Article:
It was only a matter of time before the guardians of Official Truth embarked on a campaign to defend Ejup Ganić from charges of war crimes. Radio Free Europe, an official propaganda outfit of the US government nonetheless posing as a bastion of journalistic integrity, did so through an interview with Jovan Divjak, titled "What Really Happened During the Dobrovoljacka Attack?"
The intent of the story is obvious from the choice of Divjak as the principal witness. He is a Serbian-born former Yugoslav Army colonel, who in April 1992 joined the Izetbegovic regime and was expressly promoted to general rank. Along with Vehbija Karić and Stjepan Šiber he was part of the first (decorative) "multiethnic" staff of the Bosnian Territorial Defense, and therefore nominally in charge of the militia that undertook the Dobrovoljačka ambush.
Another indicator of the story's slant can be found early on, in the description of the retreating Army column, allegedly "loaded with ammunition and weapons that Serbian forces would use during their three-year siege of Sarajevo." Even if this were true, how could anyone have possibly known this at the time of the ambush?
But as I explained before, it isn't true. The Army troops in the city at the time were fresh recruits, in early stages of their basic training. What was being evacuated on May 3 was the HQ complex of the 2nd Army District, the contents of which consisted overwhelmingly of paperwork, not weaponry. Ganić apologists have already claimed that the haul from the ambushed convoy was "40 rifles". Well, what was it - a handful of rifles, or truckloads of ammo that bombed Sarajevo for three years? They can't have it both ways.
Divjak gives a fanciful account of the events of that day, claiming that the Army was actually attacking Sarajevo and that his militia was acting in self-defense. He says the "Yugoslav Army tried to take control of the city" on May 2. But his entire evidence for this is a couple of trucks driving along the river! To understand that Divjak's account is rubbish, you need go no further than his claim that a "special forces unit from Niš" was "holed up in the Dom Armije building."
I can testify, under oath if necessary, that there was no such unit in that building. How do I know? I lived across the street and was able to actually see what was going on with my very own eyes. The Dom Armije (Army House) used to be an officers' club back during the days of Austria-Hungary. The Yugoslav Army used it as a concert hall and movie theater. The recruits stationed there at the time were trying to salvage music instruments when they were charged by the Muslim militia. There were no "Niš special forces."
The 63rd Airborne Brigade, based in Niš, was used by the Muslim media as a general bogeyman throughout the war. Over and over again, every time the Muslim troops suffered a crushing defeat in battle (which happened often), they'd blame "special forces from Serbia" and in particular the 63rd. Yet it never took part in the Bosnian War - except in the imagination of the Sarajevo regime.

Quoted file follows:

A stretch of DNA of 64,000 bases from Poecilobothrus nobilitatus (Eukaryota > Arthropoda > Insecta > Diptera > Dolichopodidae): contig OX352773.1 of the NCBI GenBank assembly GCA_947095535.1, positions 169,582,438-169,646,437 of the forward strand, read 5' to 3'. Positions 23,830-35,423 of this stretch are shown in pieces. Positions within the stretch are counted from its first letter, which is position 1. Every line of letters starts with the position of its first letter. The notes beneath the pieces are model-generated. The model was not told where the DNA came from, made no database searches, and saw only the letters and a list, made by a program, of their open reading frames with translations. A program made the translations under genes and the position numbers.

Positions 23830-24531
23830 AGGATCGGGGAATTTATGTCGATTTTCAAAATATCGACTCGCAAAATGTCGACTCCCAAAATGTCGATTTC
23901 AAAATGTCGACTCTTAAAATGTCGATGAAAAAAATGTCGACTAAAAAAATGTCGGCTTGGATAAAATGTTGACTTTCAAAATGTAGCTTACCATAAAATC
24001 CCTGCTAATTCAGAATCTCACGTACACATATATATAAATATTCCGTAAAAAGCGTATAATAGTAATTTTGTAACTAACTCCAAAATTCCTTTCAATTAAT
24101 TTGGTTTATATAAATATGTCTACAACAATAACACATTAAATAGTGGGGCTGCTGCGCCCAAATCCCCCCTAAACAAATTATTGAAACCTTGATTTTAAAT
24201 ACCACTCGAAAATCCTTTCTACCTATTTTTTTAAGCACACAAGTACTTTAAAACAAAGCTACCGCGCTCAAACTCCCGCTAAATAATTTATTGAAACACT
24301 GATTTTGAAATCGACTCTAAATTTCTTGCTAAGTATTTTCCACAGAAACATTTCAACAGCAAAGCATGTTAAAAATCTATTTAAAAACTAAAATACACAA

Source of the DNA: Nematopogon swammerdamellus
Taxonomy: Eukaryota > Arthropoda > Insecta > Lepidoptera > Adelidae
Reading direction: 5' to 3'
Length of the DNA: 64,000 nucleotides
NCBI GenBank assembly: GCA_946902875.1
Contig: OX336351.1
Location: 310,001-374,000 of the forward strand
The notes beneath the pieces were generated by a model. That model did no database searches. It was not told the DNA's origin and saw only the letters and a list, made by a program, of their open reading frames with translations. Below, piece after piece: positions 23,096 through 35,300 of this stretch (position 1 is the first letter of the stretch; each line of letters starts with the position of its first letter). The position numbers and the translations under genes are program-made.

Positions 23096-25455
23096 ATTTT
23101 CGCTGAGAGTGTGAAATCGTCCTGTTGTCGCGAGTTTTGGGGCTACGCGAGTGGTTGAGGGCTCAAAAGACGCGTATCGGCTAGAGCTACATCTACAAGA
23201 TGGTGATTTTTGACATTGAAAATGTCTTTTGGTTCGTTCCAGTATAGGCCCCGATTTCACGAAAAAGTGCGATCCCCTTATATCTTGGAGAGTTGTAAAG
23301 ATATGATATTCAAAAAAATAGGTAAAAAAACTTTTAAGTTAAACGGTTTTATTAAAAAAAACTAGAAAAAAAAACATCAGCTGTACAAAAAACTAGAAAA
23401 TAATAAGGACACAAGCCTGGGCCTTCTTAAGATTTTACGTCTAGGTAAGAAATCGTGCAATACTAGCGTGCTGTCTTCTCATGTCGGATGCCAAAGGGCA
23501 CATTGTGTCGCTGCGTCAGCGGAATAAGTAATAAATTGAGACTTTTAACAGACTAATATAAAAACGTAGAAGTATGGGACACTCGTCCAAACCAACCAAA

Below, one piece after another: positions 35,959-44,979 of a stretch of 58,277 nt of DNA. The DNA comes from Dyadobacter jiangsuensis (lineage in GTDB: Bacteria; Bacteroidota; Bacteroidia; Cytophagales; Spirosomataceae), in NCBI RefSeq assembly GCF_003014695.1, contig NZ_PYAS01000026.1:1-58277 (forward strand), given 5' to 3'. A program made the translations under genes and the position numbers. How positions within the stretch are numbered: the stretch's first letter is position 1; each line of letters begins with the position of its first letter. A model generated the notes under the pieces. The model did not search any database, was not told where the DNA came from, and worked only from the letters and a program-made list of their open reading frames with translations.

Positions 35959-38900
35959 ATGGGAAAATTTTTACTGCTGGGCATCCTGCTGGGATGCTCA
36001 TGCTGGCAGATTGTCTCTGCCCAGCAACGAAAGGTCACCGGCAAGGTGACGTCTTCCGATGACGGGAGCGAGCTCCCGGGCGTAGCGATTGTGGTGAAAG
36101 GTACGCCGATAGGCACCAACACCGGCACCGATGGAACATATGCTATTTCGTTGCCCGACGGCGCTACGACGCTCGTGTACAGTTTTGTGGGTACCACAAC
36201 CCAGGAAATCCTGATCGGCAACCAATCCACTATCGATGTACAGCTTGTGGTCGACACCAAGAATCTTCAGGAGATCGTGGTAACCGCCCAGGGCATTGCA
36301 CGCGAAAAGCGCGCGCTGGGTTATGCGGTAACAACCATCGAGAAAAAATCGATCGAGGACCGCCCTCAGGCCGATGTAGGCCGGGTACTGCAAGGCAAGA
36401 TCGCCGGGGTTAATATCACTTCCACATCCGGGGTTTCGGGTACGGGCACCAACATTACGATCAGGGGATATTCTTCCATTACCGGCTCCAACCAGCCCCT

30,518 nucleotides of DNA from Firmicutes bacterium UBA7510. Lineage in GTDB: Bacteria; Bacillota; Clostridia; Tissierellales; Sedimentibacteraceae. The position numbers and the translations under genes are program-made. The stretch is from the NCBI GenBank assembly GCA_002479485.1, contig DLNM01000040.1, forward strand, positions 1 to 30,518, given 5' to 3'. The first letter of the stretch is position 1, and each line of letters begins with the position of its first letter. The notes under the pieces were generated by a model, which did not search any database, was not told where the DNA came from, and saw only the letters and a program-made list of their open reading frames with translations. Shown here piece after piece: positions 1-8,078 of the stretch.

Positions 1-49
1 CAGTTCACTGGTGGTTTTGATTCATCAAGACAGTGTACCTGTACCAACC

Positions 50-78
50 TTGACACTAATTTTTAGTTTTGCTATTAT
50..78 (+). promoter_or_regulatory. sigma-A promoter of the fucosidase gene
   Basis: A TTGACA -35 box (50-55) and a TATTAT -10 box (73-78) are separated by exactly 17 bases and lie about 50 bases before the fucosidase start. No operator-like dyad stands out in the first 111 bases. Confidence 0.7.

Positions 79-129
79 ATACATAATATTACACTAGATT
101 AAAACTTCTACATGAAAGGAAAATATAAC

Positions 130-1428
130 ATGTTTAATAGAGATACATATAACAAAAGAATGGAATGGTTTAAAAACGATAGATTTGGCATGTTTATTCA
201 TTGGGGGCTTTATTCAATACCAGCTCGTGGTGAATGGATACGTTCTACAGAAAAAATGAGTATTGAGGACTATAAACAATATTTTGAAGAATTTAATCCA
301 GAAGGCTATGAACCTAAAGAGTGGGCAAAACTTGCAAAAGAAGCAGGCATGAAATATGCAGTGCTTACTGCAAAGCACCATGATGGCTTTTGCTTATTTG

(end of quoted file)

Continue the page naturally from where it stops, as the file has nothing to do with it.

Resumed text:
Divjak's story of what "really" happened is riddled with inconsistencies and paradoxes, and doesn't correspond to reality whatsoever. This isn't necessarily his fault; that's how Official Truth reads, and he's just following the script. The reason he was chosen as the spokesman was that he's an ethnic Serb. This is supposed to demonstrate that the "Bosnia-Herzegovina Territorial Defense" and the "Army" it later became were multi-ethnic, democratic, tolerant, a strictly defensive force for the innocents beset by evil genocidal Serbs, whom even their own "honest" people abhorred and fought.
Facts, of course, indicate otherwise. Divjak "left" the Yugoslav Army after a court-martial conviction for illegally distributing ammunition and equipment to renegade TD forces. He joined Izetbegovic's regime to avoid prison. For the first few months of the war he was one of the public faces of the "Bosnian" army, and then quietly shunted aside to "cooperate with civilian structures." He didn't actually command the militia that besieged the Army posts or ambushed the columns; those men took their orders directly from Izetbegović (through Ganić or otherwise). Even though he was used and discarded by the Muslim regime he helped legitimize, Divjak cannot admit this, or two decades of his life would become meaningless. So he lies, both to himself and to the rest of the world.
What really happened in Dobrovoljačka was that the militia loyal to the Izetbegović regime illegally besieged the Yugoslav Army, and then proceeded to attack the Army convoy that was under UN protection and whose safety was guaranteed by Izetbegović himself. The only thing realistically in dispute is whether that guarantee was violated by Ganić and the militia commanders with Izetbegović's approval, or without.
Either way, any sort of trial will reveal that this was no "heroic defense." Worse yet, it will become obvious that the war was no "aggression by Serbia and the Yugoslav Army," undermining the entire narrative that forms the foundation of Official Truth about Bosnia. This is why the Bosnian Muslim public so vocally demands Ganić's release.